The impulse to play is innate. Play is a biological, psychological and social necessity, and is fundamental to the healthy development and well being of individuals and communities. ~ Adapted from Play by Nature*
Play is a process that is freely chosen, personally directed and intrinsically motivated. That is, we each determine and control the content and intent of our play, by following our own instincts, ideas and interests, in our own way for our own reasons.
~ Adapted from Play by Nature*
Ground: play as fun and entertainment, mostly done with others, often physical and competitive
Light: play as nourishment for the soul, mostly done alone, free of competitiveness
Cosmos above me.
Earth below grounding my feet.
Blending in my heart.
When doing my research on what play looks like for adults, I found a number of articles. They have some attributes in common. The most striking are that adult play usually involves competition, is often physical, and is seen as amusement or diversion. On Thesaurus.com ’game’ is the first synonym listed for ‘play.’ Given the attributes they describe, I imagine that, at times, such activities may help a person reclaim the wholeness of ‘going vertical.’ But I can just as easily see it pulling people out of the vertical or, at least, keeping them in the horizontal of mass consciousness. What immediately comes to mind are fights in team sports – whether on the field or in the stands.
There is another form of play altogether that I call ‘high play.’ Perhaps its most significant attribute is that it takes us to a state of vertical wholeness. It’s what Mihaly Csikszentmihalyi calls ‘peak experiences’ and ‘flow.’ Some examples of high play in my life are creating art or writing, connecting with nature, taking photographs, leadership coaching, contributing from the center of my gifts and talents, or having an absorbing conversation with a dear friend. It’s a different way of defining ‘fun.’ Perhaps that’s because the experiences invoke a state of wholeness. What do these different forms of high play have in common? Here are just a few thoughts from my experience.
Solo: My most powerful times of high play are when I am alone (an exception is deeply connecting with others).
Non-competitive: The ‘win’ is in the actual experience as it happens – no matter what the outcome.
Non-comparative: It doesn’t lend itself to being compared to what anyone else is doing or has done. It is its own measure and need not be measured by or against anything else.
Effortless: There may indeed be effort involved but it is chosen and, thus, feels effortless. It’s a state of grace.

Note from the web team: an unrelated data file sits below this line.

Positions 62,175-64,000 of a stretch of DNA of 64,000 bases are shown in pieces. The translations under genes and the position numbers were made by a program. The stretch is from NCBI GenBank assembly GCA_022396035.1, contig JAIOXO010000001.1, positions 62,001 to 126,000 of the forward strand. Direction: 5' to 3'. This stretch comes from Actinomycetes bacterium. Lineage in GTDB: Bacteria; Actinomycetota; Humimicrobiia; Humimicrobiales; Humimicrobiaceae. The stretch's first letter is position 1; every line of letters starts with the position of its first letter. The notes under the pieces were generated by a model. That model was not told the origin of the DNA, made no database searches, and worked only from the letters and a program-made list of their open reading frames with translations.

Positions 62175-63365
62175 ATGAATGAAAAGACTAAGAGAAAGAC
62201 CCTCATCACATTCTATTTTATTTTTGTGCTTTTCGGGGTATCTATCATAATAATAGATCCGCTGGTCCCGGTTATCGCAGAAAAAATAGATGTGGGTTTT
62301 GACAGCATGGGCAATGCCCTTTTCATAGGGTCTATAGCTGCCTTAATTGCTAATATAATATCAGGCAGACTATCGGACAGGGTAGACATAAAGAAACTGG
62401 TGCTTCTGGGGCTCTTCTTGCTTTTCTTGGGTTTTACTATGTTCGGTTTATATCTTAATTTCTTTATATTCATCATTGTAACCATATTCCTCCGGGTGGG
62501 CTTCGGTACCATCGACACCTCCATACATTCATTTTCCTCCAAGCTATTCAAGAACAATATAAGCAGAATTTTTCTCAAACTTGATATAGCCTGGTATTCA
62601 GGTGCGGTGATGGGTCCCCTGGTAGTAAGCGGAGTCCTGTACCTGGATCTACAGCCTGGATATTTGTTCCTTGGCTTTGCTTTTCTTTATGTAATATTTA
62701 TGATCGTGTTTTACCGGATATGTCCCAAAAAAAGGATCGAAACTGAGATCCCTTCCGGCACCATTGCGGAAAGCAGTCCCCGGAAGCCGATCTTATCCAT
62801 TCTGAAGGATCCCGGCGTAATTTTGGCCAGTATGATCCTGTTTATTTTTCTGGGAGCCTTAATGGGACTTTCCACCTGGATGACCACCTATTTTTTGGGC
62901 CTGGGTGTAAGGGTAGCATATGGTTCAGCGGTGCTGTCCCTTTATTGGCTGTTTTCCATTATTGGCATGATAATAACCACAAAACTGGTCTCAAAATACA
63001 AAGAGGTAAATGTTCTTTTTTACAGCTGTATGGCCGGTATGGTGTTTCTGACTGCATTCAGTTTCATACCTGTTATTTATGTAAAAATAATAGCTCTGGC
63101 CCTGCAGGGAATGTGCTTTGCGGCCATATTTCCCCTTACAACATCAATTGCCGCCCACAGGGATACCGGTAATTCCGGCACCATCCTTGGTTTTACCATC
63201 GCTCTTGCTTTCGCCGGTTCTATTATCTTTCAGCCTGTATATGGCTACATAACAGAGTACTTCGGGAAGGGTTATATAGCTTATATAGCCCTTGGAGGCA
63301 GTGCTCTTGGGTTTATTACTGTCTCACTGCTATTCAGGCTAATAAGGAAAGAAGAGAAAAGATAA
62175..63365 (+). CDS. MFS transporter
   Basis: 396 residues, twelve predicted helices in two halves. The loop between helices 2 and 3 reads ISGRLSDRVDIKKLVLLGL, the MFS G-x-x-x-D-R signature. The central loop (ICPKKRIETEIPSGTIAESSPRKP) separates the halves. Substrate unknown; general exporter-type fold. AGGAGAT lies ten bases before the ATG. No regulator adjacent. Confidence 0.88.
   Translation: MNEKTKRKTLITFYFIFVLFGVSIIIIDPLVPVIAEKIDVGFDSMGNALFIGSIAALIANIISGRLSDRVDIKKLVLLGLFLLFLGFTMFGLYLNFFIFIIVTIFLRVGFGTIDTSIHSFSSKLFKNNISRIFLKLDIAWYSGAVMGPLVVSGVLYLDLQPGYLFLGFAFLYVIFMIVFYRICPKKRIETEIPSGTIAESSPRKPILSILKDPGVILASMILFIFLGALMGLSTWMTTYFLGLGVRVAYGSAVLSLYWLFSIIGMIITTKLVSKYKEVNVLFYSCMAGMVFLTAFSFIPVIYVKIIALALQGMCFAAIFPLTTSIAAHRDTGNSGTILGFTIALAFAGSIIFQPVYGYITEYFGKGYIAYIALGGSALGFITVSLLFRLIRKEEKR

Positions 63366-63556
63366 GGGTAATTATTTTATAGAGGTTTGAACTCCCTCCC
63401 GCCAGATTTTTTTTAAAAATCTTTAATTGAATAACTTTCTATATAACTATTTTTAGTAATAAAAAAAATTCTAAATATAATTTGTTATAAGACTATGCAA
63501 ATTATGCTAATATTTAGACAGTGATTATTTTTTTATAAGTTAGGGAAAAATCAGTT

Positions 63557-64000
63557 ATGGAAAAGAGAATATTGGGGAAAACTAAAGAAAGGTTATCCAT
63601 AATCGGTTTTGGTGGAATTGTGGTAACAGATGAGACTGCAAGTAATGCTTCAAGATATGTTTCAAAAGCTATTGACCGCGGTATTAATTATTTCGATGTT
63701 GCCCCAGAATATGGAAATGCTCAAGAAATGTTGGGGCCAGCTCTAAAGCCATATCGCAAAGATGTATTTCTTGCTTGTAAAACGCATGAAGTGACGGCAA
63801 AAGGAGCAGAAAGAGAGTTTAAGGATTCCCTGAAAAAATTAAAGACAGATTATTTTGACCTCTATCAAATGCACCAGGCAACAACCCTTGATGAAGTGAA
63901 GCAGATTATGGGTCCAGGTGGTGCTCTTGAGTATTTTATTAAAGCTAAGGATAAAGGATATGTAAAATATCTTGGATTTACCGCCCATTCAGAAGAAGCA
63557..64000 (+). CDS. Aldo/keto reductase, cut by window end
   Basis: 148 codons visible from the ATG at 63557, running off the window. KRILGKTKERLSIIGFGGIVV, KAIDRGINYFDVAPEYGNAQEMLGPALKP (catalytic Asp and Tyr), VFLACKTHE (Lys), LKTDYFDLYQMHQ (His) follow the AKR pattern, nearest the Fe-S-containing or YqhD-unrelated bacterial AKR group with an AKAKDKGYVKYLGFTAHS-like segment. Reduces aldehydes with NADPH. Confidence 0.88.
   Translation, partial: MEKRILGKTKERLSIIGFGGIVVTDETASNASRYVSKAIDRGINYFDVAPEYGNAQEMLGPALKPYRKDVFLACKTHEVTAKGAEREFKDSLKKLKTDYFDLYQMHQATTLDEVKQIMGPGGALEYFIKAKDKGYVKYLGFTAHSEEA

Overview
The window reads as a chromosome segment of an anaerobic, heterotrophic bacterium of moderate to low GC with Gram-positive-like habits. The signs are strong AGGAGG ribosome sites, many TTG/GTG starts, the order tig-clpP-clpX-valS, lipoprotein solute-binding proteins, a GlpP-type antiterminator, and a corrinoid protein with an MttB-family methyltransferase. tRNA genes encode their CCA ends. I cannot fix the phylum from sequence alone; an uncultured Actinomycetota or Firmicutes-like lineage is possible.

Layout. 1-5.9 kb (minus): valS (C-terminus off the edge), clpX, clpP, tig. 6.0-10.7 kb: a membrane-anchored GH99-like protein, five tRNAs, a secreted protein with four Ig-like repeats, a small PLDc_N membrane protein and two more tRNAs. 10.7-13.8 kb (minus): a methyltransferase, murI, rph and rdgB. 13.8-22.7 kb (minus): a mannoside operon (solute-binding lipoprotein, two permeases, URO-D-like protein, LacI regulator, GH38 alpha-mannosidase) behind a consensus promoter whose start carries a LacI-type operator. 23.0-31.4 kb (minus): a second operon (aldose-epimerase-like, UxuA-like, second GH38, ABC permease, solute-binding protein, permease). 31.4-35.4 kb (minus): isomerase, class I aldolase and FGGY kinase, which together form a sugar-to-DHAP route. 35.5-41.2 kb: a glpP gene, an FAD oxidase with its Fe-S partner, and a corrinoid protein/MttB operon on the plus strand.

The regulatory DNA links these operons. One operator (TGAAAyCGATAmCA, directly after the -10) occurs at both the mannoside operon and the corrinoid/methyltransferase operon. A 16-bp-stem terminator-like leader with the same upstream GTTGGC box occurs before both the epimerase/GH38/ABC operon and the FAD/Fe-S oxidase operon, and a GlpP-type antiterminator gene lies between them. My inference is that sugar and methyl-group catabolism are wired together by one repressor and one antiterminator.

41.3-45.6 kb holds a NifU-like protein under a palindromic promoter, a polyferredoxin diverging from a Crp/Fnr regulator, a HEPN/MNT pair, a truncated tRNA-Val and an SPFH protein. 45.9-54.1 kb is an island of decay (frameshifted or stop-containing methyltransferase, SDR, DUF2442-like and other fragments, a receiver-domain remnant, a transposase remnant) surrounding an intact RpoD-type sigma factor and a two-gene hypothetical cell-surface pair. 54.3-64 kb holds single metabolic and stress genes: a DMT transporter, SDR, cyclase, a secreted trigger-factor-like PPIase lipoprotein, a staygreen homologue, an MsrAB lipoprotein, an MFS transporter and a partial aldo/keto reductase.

Timeless: When I was teaching myself Adobe Illustrator, hours would pass without my noticing. I especially remember one time when Michael came in and said, “Good morning, Mom.” Until that moment, I hadn’t realized that I had stayed up all night.
Engaging: Full engagement begins and ends in time, of course. Yet, there is no time between the beginning and the end. It doesn’t exist. This is true whether it’s two minutes (like the photo above) or all night.
Purposeful: While there may be no stated goal, there’s a ‘knowing’ that I am on purpose; that I am doing exactly what I came here to do.
Nourishing: I work with a person with whom I have a deep connection. Our meetings are time-bound, yes. Yet, one of the things we have noticed is that if we begin by nourishing ourselves through sharing our personal stories – without setting a time limit – it seems to create more time for our work rather than less. Or, said another way, We always seem to get everything done that needs to get done in the remaining time alloted. Sometimes we even have a minute or two to spare.
Unselfconscious: I ‘lose’ myself to the engagement I am experiencing. One way I have noticed this is when I’m in a deep conversation with someone I love and trust where we are sharing our humanity. Though the venue might be a restaurant, for example, in the midst of our conversation, I’m unaware of anyone or anything else. It’s as though we are there by ourselves. Coaching is similar.
In addition, I agree with the beginning of the second quote above as describing high play” “Play is a process that is freely chosen, personally directed and intrinsically motivated.”
Singular: It appears to me that high play experiences tend to have all of these process attributes – and more – even as each one has a unique, one-of-a-kind outcome. In other words, while taking photos is completely different from coaching or graphic design, it all ‘feels’ the same.
Questions to Ponder:
When does/did the focus of your life switch from play to work (assuming it did at some point)? Why?
Why, for many at least, isn’t work play?
What does it look and feel like when work is play?
What are your experiences with high play?
What place do play and high play hold in your life?
What are some attributes that help you know it’s play or high play?
How are high play and play the same and different for you?
Do flowers work or play in order to bloom? Whatever your answer, how do you know?
What does play look like for animals? Again, how do you know it’s play?
* Once again, these quotes were written with children in mind. I adapted the wording so they apply to everyone.
About the Photograph
One winter morning I awoke to a new-fallen snow. So new and pristine that the driveway hadn’t been cleared it. I noticed how my beautiful white orchid looked against the snow through the kitchen window. I got my camera and a small stool. I stood on the stool and took photos of it. This image is the results of that ‘high play’ moment!